• GCOOS Data Featured: An important GCOOS societal benefit is ingesting large volumes of data from thousands of sensors and pushing them out to the sectors that need them. IOOS held a DMAC Tech Webinar on Oct. 31 that featured Dr. Leila Belabbassi, GCOOS Data Manager. She compared Quality Assurance of Real Time Ocean Data (QARTOD) with Ocean Observatory Initiatives (OOI) quality control procedures for real-time and delayed-mode quality control. She also discussed the degree of completeness of four main data evaluation activities that define the Quality Control Procedure Paradigm for both programs. GCOOS System Architect, Felimon Gayanilo, shared data transport challenges and solutions related to the GCOOS Data Portal at the 24th Annual Conference of the Texas Association of Telecommunications Officers and Advisors in Corpus Christi. 
  • Red Tide Citizen Scientists in the Gulf of Mexico: Commercial fishermen in Southwest Florida are donating their time & vessels to support a better scientific understanding of offshore waters. In 2018, as blooms of toxic red tide and blue-green algae took over Southwest Florida waters, Commercial Fisherman Casey Streeter, of Pine Island, Florida,  knew he had to do something about the problems impacting his family's commercial fishing and fish market businesses. The result was the creation of the Florida Commercial Watermen’s Conservation (FCWC). This new nonprofit, science-based organization is bringing together commercial fishers to work with federal and state scientists to collect water quality data from offshore Florida waters from Venice to Marco Island for red tide and other water quality indicators. Read more here.


  • ICOOS Act Update: No update.


  • NOAA Planet Stewards 2020 Stewardship Community Applications open: Take this opportunity to make a real difference in your school or community. Join a national community of educators where you can: learn how to write a Federal funding proposal; have the opportunity to receive up to $2,500 to carry out a project responding to environmental challenges in your community; meet educators from around the country who share your interest in STEM education and environmental stewardship.  Find out more about the Stewardship Community and how to apply here.  Applications due by 12/1.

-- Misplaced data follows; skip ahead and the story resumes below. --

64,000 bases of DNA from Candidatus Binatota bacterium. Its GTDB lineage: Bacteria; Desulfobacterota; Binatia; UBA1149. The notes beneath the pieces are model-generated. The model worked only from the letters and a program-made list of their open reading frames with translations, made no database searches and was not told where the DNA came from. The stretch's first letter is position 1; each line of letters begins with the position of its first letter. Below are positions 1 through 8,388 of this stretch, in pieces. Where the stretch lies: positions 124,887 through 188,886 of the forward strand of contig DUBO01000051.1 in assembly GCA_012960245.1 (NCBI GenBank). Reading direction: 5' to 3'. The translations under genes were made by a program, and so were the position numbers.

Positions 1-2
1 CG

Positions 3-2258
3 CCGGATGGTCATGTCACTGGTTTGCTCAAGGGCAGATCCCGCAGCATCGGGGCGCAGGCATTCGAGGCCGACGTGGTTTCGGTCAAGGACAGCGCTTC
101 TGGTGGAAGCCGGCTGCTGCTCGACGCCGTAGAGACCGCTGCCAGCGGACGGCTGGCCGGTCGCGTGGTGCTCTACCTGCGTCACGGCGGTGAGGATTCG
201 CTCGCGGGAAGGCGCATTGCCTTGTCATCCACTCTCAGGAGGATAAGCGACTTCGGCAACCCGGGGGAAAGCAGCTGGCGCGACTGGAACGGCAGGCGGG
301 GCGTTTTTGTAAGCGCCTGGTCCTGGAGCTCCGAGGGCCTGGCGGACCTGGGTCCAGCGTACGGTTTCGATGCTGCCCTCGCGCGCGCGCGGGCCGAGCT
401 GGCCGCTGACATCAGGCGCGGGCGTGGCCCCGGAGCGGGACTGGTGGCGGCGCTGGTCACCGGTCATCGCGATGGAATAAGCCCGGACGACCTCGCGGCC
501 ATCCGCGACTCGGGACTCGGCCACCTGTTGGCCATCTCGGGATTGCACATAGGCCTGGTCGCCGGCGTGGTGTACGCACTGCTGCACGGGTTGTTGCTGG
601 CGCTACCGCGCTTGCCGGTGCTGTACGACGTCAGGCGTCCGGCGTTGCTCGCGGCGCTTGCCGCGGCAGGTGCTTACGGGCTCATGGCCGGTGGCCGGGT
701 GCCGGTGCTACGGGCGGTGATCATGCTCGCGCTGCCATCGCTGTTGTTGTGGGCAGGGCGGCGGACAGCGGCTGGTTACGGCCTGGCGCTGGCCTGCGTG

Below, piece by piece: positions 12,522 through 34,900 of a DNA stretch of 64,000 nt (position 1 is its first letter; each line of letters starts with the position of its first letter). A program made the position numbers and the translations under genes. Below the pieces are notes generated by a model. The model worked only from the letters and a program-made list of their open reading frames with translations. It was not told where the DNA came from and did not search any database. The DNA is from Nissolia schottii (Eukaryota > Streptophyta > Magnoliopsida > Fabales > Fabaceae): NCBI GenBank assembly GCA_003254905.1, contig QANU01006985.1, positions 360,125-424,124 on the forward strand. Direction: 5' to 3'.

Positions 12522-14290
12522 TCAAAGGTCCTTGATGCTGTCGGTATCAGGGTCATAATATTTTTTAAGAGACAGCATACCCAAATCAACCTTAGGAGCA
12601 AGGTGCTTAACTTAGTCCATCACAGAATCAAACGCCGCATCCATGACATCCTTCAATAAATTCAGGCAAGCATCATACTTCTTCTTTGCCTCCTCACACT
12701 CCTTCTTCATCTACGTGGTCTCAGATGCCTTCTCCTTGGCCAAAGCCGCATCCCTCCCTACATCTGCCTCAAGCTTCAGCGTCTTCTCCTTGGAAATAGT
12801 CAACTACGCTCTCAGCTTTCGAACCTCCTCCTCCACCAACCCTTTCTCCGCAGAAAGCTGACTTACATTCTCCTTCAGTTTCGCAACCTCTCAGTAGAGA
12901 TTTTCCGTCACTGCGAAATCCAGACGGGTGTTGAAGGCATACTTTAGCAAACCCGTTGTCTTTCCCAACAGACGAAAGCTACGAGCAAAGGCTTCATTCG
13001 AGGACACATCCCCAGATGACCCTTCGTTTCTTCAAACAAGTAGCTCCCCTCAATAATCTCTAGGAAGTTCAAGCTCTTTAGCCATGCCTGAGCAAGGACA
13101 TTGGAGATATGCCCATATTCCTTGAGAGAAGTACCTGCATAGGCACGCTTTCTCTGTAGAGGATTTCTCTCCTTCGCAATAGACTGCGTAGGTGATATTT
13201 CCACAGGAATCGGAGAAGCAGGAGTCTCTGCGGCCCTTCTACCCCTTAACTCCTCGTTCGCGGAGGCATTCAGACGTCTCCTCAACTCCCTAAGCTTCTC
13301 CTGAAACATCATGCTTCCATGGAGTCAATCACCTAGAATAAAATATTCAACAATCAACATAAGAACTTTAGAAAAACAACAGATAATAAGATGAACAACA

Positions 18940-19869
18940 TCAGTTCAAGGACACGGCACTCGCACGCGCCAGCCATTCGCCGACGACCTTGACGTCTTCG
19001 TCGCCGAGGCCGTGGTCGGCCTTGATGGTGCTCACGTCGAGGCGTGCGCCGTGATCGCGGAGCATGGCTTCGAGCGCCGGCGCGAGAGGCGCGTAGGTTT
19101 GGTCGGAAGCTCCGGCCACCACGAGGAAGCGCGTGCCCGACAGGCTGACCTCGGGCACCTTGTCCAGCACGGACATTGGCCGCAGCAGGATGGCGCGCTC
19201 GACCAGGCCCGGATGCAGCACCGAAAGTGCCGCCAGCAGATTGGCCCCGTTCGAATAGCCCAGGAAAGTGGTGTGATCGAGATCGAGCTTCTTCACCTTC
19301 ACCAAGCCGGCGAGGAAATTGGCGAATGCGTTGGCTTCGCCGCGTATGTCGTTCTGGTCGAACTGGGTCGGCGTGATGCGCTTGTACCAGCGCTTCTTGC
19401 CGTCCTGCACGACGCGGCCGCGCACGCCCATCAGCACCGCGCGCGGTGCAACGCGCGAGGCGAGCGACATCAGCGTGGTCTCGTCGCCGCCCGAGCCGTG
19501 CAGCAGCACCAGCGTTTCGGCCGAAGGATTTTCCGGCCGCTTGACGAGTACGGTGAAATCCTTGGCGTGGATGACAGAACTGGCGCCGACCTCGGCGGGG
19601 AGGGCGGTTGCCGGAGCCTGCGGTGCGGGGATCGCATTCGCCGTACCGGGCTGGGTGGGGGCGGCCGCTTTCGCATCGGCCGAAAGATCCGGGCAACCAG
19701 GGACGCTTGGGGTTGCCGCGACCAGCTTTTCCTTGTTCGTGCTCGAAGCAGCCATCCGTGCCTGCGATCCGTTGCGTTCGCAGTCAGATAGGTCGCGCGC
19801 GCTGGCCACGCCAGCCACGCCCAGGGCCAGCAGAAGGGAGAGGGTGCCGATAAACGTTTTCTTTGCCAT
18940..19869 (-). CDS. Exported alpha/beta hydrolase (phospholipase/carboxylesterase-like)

• Announcing the Vembu Subramanian Ocean Scholarship Winner – Kelsey Johnson-Sapp: SECOORA is proud to announce the winner of the 2019 Vembu Subramanian Ocean Scholar Award, Kelsey Johnson-Sapp from the University of Miami Rosenstiel School of Marine and Atmospheric Science. The scholarship will support Kelsey’s attendance and participation in the International Coral Reef Symposium, one of the largest coral reef conferences in the world. Kelsey will present her preliminary findings for her project Exploiting Local Variation in Thermal Tolerance to Trial Managed Relocation of Corals to Build Climate Resilience in SE Florida.

  • Webinar: What do we know about the Loop Current in the Gulf of Mexico? Join SECOORA for a webinar, December 10 at 12 PM ET, with Dr. Peter Hamilton from North Carolina State University. Dr. Hamilton will discuss what has been learned from recent major observational studies in the Gulf of Mexico that involve satellite remote sensing, in-situ moorings and both deep and surface drifters. Major results include explanations of circulation processes that lead to separations of Loop Current eddies, and the radiation of deep energetic flows into the northwestern Gulf of Mexico. Reserve your spot today!

  • Join The NOSB For A Webinar On Sea Level Rise: The National Ocean Sciences Bowl (NOSB) is happy to announce a special webinar opportunity for middle and high school educators nationwide. All educators and interested individuals are welcome to join, and NOSB coaches are highly encouraged to participate. The free online webinar series begins December 4, 2019 at 4pm Eastern. On that date, Sonia Vedral, Renee Collini, Mikaela Heming, and Sara Martin from the Northern Gulf of Mexico Sentinel Site Cooperative will present on ‘Preparing Communities for Sea-Level Rise.’ The webinar will last 1 hour, with 30 minutes for Q&A. For more information about the presenters, and the link to join the webinar, please visit the NOSB webinar series website. This webinar series will focus on the 2020 NOSB competition theme of "Understanding Human, Economic, and Environmental Resiliency in the Gulf of Mexico." More information about the theme is available on the NOSB website.

  • IOOS in the News:

Upcoming Meetings with IOOS Participation: